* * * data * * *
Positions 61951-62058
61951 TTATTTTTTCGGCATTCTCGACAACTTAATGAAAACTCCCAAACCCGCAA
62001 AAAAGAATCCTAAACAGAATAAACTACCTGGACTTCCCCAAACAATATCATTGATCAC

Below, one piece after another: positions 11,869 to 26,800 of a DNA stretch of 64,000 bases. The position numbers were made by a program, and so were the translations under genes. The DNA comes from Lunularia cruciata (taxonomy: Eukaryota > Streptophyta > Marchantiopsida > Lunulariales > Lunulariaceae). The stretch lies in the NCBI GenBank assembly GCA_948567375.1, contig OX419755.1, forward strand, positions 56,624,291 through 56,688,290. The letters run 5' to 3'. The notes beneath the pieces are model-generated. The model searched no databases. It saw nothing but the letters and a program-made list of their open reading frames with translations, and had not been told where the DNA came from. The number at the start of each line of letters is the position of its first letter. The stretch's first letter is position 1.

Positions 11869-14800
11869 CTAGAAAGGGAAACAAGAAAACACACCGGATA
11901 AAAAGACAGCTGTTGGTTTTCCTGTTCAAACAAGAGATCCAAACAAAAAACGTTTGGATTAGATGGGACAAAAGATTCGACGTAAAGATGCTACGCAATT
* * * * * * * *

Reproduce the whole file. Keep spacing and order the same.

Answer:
Positions 61951-62058
61951 TTATTTTTTCGGCATTCTCGACAACTTAATGAAAACTCCCAAACCCGCAA
62001 AAAAGAATCCTAAACAGAATAAACTACCTGGACTTCCCCAAACAATATCATTGATCAC

Below, one piece after another: positions 11,869 to 26,800 of a DNA stretch of 64,000 bases. The position numbers were made by a program, and so were the translations under genes. The DNA comes from Lunularia cruciata (taxonomy: Eukaryota > Streptophyta > Marchantiopsida > Lunulariales > Lunulariaceae). The stretch lies in the NCBI GenBank assembly GCA_948567375.1, contig OX419755.1, forward strand, positions 56,624,291 through 56,688,290. The letters run 5' to 3'. The notes beneath the pieces are model-generated. The model searched no databases. It saw nothing but the letters and a program-made list of their open reading frames with translations, and had not been told where the DNA came from. The number at the start of each line of letters is the position of its first letter. The stretch's first letter is position 1.

Positions 11869-14800
11869 CTAGAAAGGGAAACAAGAAAACACACCGGATA
11901 AAAAGACAGCTGTTGGTTTTCCTGTTCAAACAAGAGATCCAAACAAAAAACGTTTGGATTAGATGGGACAAAAGATTCGACGTAAAGATGCTACGCAATT